The assembly process itself articulates this tenuous relationship between man and machine. Both competing for the same position of power. Their methods at first appear distinct and contradictory, but the results are indistinguishable. I at first thought this meant the machine won—it can do what we can do—but I think that bar is too low. It only means that we are on equal footing here. They can build a city as needlessly complex as we can. And vice versa.

^

In the authorial relationship, there is very much this struggle to maintain control through outputting. Creating new page matter so that the machine cannot do the same. But there is always this thing looming. Waiting for the author to delay even a moment. The result being this ever-changing object. A gelatinous interior. Stable and unstable. A mutative culture.

^

In subverting this traditional authorial position, We Later Cities then becomes a text without an author at all. It is written by we, readers. Extracting meaning where we can/desire to.

^

Reading here is a matter of viewing/scrying. Our eyes sutured to the wall of text.

^

Often discussing texts that are meant to be viewed, we think of something more overtly unconventional. Displaced textboxes, diagrams, text running across the gutter. But the architecture of We Later Cities is more unassuming. It does not at first reveal itself.

^

“This bacterial glut, a film not an organism.”

^

But we are looking at towers. A row of conjoined skyscrapers or apartment complexes without doors. Each block paragraph is long/dense. Winding sentences pull the eye through long passageways. The act of scanning the text begins to resemble wandering a hotel you’ve never visited. We are always moving forward, but without direction or understanding. Once you have entered the structure, you are in it. There is no progressive path from the entrance to the exit. All movement is lateral.

^

And nothing is hidden. The joinery is still visible. There are knots in the wood and the marble is chipped. Language is a fluid material. It can be bent and twisted. Grammatical errors/spelling errors are not fixed or replaced. They are left in their place. They are proof of the building process.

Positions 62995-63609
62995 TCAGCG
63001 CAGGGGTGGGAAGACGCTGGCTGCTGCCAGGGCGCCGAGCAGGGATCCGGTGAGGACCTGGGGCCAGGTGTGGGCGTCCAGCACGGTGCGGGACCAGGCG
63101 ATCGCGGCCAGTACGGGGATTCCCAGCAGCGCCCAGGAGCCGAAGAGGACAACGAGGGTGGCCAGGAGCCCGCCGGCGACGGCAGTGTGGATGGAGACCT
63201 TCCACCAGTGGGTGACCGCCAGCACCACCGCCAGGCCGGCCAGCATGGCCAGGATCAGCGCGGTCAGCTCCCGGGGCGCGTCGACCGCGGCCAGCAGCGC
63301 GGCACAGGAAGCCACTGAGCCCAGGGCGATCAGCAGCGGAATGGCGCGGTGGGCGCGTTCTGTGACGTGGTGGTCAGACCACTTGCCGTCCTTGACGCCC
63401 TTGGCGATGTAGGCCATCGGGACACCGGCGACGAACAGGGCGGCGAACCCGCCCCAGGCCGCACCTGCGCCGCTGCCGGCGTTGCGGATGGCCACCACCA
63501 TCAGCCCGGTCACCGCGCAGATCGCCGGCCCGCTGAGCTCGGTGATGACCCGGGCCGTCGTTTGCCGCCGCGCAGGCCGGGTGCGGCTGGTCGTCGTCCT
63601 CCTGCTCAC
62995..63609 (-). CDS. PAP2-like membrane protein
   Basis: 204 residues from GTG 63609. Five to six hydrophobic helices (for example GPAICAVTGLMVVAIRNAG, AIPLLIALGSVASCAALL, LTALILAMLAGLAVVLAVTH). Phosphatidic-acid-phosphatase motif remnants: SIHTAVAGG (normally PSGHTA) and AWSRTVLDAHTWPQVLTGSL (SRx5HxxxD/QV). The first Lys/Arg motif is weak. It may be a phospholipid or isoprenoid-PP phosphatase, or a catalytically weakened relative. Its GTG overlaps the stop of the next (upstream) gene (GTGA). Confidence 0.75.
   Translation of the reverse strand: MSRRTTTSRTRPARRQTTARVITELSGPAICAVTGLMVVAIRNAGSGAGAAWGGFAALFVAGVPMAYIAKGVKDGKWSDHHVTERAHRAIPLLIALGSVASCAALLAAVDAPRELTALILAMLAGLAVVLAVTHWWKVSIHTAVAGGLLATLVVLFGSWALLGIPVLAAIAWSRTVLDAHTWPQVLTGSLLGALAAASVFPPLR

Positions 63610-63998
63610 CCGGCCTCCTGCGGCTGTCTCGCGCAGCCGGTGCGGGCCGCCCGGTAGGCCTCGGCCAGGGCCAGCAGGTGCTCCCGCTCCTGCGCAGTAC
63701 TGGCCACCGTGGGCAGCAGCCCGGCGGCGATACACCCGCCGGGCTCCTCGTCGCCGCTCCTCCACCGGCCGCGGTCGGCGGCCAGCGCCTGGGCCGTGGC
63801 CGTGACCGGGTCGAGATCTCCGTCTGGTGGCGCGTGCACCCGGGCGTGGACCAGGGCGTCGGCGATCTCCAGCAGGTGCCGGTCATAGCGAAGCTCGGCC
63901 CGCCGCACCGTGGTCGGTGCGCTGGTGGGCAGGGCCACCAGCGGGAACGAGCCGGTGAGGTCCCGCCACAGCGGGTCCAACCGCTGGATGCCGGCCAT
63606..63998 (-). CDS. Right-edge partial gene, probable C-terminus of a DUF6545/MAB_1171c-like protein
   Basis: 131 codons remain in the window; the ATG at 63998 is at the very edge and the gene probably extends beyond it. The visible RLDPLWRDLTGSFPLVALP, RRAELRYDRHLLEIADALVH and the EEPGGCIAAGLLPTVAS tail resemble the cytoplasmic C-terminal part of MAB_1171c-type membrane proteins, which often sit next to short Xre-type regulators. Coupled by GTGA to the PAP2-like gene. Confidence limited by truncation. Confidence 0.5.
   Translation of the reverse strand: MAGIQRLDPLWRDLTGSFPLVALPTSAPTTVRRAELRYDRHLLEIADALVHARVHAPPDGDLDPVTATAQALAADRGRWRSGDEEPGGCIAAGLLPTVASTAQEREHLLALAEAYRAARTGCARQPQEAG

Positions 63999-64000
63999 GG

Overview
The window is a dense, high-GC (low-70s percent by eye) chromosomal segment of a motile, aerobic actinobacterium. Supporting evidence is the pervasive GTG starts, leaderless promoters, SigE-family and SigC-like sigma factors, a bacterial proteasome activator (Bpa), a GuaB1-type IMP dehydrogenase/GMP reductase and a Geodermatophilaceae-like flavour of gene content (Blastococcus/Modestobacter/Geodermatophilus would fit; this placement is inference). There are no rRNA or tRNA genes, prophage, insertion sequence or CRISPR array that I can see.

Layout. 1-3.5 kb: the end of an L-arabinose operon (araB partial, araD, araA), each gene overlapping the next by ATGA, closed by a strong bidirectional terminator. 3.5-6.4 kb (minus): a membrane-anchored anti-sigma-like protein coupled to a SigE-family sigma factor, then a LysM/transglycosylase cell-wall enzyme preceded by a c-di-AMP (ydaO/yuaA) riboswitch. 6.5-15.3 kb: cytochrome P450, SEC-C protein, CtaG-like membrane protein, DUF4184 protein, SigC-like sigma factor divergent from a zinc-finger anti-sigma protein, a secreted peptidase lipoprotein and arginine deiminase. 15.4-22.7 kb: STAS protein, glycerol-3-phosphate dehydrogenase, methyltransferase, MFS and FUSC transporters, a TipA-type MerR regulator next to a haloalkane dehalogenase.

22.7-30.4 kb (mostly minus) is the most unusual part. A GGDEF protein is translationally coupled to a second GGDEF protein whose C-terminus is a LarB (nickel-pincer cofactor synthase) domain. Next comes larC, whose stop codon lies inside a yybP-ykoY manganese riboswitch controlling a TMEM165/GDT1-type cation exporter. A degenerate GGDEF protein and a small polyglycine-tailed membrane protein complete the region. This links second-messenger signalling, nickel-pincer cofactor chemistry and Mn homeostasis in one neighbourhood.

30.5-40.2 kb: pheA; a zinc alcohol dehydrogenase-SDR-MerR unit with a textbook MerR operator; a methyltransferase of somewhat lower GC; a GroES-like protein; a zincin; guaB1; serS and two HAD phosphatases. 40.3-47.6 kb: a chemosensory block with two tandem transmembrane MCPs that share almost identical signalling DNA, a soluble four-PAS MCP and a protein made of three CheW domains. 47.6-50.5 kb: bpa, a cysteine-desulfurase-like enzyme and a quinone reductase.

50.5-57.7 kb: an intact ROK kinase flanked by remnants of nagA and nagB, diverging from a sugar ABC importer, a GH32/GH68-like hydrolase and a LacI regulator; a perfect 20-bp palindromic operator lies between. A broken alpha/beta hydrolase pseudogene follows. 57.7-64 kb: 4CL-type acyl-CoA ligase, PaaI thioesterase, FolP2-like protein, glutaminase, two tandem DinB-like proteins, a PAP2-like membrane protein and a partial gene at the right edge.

^

“There is noon the cars to contain the categorical emphasis of the place which are an impossible consciousness …”

^

Towards the very end of the text, these towering columns begin to break down. The text becoming an archaeological site. Fragments of the machine’s output collected on the white backdrop of the page. All placed in their hypothesized position. Soon not even the structure as a whole can remain as it was. Everything is in flux. The tower is soon to be replaced by a low-lying compound, or a beaver dam, or a townhouse.

^

We Later Cities is utilizing its spatial language to make the book-object haptic. To make the strain it places on your eyes usable. Pulling the reader into this active position. Letting your eyes glaze over the page and see the structure for what it is. 3D objects flattened. The ink an artifact of their presence.

We Later Cities, by Joshua Rothes. Lawrence, Kansas: Inside the Castle, November 2020. $17.00, paper.

Mike Corrao is the author of three books, Man, Oh Man (Orson’s Publishing), Two Novels (Orson’s Publishing), and Gut Text (11:11 Press); one chapbook, Avian Funeral March (Self-Fuck); and many short films. Along with earning multiple Best of the Net nominations, Mike’s work has been featured in publications such as 3:AMThe CollagistAlways Crashing, and The Portland Review. He lives in Minneapolis.

What’s HFR up to? Read our current issue, submit, or write for Heavy Feather. Buy our merch.